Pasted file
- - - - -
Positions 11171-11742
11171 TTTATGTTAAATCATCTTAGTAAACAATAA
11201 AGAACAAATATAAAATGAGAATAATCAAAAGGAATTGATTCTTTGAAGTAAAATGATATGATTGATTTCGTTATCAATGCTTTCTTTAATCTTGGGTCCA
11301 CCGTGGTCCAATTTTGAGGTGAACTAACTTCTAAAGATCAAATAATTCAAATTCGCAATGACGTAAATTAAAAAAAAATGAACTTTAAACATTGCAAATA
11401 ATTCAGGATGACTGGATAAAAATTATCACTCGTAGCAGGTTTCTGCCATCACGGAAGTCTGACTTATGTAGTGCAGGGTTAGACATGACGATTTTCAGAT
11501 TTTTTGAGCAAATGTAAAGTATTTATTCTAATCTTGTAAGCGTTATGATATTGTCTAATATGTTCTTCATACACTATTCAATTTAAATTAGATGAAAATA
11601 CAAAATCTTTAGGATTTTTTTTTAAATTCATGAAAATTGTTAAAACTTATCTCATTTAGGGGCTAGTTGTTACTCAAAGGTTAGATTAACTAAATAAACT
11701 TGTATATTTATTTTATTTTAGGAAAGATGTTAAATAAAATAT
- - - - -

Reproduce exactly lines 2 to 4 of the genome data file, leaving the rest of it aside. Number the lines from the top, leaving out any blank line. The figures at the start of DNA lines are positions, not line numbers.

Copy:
11171 TTTATGTTAAATCATCTTAGTAAACAATAA
11201 AGAACAAATATAAAATGAGAATAATCAAAAGGAATTGATTCTTTGAAGTAAAATGATATGATTGATTTCGTTATCAATGCTTTCTTTAATCTTGGGTCCA
11301 CCGTGGTCCAATTTTGAGGTGAACTAACTTCTAAAGATCAAATAATTCAAATTCGCAATGACGTAAATTAAAAAAAAATGAACTTTAAACATTGCAAATA